By Brian Hershey
Sometimes there is a moment in visual experience when suddenly, from nothingness, a strange art presents itself. A shadow, or a reflection, or a color confronts you surreptitiously and holds your gaze for a fraction of a second too long. The fraction of a second becomes an uncomfortable eternity in your mind as your whole consciousness is pulled in by an inescapable gravity. It tries to tell you something and then it reveals itself plainly, it is digested and it retreats to the world of the mundane. The art that existed can no longer be articulated after the fact—only dreamed of curiously.
On a hot Summer day in Tokyo, a seven year old girl steps off the Hibiya Line at Hiroo station. With a 500 yen coin clutched in her sweaty little palm she enters a small sushi restaurant she has been to so many times and she orders cotton candy flavored kakigōri—her favorite. She is brought a mound of electric blue shaved ice in a small black lacquer bowl. She sees it set down on the table in front of her and then it happens.
The lacquer’s soft texture empties its rich coloration of its potency. The darkness in its surface is like the blackest species of shadow—a shadow’s shadow—not just the absence of light, but its mortal enemy. It’s surface neither shines nor dances with the world of light but rejects it entirely. Because it reflects nothing, it never changes. The bowl appears the same under the Summer sun’s radiance as it does in the lightless chasm of a bottomless cave—black. No flickering light or chance reflection can come to life on its surface revealing the world around it at present. The lacquer bowl mirrors only one thing: an incorruptible vision of the past as it always was and will be.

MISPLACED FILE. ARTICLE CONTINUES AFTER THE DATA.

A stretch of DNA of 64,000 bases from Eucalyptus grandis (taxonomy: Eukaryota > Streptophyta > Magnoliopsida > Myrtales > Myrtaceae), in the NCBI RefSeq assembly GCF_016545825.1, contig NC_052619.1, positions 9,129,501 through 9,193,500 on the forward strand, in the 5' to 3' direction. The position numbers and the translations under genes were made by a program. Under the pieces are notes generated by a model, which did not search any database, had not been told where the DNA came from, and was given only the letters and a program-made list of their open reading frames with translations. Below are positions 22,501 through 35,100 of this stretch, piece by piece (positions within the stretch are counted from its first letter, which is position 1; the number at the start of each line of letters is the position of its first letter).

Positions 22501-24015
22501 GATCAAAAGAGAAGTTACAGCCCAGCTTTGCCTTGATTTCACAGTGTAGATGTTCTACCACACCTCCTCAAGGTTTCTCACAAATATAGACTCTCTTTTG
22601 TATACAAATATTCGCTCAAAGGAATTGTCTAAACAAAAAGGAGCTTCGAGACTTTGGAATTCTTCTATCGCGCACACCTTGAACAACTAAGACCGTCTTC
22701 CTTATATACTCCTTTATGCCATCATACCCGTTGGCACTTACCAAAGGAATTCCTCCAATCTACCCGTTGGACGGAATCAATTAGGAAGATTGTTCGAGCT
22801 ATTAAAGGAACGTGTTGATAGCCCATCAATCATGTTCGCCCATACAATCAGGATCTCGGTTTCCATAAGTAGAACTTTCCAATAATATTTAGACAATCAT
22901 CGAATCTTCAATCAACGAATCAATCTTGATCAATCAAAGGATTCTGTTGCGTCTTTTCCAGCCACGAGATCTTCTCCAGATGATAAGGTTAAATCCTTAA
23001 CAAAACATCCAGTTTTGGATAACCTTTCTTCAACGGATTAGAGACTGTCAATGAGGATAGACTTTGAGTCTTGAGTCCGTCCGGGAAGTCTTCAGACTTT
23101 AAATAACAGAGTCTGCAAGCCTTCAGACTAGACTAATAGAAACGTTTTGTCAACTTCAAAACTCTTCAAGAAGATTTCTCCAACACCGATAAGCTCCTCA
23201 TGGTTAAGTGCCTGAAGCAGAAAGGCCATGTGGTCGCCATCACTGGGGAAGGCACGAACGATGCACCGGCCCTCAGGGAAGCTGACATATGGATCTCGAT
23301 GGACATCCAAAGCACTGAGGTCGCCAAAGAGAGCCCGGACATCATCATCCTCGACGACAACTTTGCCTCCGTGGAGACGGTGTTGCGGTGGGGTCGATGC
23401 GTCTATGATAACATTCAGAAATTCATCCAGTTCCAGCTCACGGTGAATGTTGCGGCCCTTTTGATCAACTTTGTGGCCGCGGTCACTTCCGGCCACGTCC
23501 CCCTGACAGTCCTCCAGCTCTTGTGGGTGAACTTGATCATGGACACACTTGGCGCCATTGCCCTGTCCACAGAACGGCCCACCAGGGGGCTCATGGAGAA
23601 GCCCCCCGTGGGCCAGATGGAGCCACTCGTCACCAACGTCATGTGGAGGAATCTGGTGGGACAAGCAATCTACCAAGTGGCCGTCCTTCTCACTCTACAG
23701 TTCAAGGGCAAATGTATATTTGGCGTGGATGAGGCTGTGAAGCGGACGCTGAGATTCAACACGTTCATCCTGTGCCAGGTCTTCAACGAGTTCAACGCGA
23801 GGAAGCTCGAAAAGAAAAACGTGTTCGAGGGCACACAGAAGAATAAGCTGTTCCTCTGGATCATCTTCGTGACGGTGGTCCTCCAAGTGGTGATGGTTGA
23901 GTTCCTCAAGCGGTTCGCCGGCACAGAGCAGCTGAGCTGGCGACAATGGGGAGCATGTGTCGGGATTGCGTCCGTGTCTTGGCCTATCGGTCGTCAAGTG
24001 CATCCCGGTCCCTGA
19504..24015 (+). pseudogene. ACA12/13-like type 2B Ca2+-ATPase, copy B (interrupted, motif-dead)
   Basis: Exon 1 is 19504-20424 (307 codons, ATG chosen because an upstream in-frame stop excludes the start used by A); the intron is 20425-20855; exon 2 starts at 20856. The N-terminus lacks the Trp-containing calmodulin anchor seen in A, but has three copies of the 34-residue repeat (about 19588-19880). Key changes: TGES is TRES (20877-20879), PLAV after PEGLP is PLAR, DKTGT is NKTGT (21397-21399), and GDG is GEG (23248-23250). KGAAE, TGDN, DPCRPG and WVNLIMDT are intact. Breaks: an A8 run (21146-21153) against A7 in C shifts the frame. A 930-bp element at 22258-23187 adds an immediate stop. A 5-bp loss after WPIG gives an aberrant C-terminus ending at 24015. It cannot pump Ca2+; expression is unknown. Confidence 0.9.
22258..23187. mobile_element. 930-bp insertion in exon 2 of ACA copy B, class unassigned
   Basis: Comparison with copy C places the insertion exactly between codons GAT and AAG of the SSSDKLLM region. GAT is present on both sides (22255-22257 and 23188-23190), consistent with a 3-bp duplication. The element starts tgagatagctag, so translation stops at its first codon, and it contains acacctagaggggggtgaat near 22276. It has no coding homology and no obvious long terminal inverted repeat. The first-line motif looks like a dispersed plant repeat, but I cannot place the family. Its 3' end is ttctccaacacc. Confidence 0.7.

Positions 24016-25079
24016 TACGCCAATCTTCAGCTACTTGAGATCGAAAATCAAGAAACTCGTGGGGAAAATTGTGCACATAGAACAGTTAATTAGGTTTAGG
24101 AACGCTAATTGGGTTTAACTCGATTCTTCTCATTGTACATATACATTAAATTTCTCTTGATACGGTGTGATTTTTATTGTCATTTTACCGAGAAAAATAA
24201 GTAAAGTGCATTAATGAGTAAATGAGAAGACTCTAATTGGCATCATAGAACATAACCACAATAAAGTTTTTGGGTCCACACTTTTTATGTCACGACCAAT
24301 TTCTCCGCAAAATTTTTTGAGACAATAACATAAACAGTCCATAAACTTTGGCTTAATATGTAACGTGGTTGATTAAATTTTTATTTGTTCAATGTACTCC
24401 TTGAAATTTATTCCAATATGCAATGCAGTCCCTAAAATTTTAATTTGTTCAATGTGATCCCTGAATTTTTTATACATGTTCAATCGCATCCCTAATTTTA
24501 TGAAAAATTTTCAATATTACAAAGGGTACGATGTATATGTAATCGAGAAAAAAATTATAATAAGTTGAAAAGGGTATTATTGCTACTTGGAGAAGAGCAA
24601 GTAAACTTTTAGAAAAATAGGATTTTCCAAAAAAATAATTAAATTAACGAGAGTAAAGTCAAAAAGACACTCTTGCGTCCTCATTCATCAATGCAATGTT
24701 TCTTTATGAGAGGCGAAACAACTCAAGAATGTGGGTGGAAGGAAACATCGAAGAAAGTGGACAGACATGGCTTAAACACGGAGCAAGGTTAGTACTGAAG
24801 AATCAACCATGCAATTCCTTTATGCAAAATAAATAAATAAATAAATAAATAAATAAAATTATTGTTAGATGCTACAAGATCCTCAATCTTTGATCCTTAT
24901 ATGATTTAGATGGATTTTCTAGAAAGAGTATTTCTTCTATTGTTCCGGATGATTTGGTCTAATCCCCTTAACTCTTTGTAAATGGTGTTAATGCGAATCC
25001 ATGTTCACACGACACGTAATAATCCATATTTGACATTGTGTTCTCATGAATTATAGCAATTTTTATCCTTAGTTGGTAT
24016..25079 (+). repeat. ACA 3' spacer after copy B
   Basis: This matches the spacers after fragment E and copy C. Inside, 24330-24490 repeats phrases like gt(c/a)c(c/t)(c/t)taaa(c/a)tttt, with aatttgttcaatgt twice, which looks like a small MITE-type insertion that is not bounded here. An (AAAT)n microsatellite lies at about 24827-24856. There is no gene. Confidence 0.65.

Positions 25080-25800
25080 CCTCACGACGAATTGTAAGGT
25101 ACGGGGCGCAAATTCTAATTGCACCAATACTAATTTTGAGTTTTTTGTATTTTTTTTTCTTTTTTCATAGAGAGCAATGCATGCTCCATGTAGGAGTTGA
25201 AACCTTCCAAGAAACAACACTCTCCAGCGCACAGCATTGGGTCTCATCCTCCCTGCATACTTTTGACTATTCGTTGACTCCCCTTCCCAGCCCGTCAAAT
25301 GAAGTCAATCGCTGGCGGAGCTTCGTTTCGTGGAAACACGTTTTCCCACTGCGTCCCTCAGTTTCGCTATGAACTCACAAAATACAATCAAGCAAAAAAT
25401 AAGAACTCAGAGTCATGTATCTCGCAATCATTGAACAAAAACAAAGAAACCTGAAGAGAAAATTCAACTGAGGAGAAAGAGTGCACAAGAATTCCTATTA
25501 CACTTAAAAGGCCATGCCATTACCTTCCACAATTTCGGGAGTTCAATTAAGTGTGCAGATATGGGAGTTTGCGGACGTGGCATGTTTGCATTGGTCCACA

Sitting in the bowl’s belly is a corpulent sculpture of air, water, sugar, and food coloring. Every instant a million tiny fractals glisten in the light and melt away without a trace. A stray ice crystal slips over the edge of the lacquer bowl and as it melts goes from blue to black, disappearing as it slides down the bowl’s surface, then appearing again as it catches a glint of light on the table.
The little girl smiles at the sight of her refreshing treat. She ordered the blue flavor not because it tastes the best but because of some unconscious preference to its color, to the bowl it is served in. These things coalesce for her in some strange art that makes it impossibly beautiful to her. She succumbs to it for an evanescent moment then grasps her spoon and begins scraping and scooping away. Then she clumsily flicks a drop of blue syrup onto her white school uniform. Her frustrated mother will ask her what the stain is and she will answer, kakigōri desu!
The tiny blue speck on the little girl’s white cotton blouse becomes the entire visual experience of the kakigōri—the lacquer bowl, the unnaturally blue fluff of ice, the peculiar art of it all. This is the essence of Japanese aesthetics. How much can be shown with how little? How much complexity can be evoked with simplicity? What story can be told in so few words? How much of the fleeting art we encounter in the immediacy of our personal experience can be captured in the smallest of stains on a little girl’s blouse? In this uniquely Japanese aesthetic ecosystem the meaningless becomes the most meaningful, and even the most commonplace scene becomes so incredibly interesting to look at.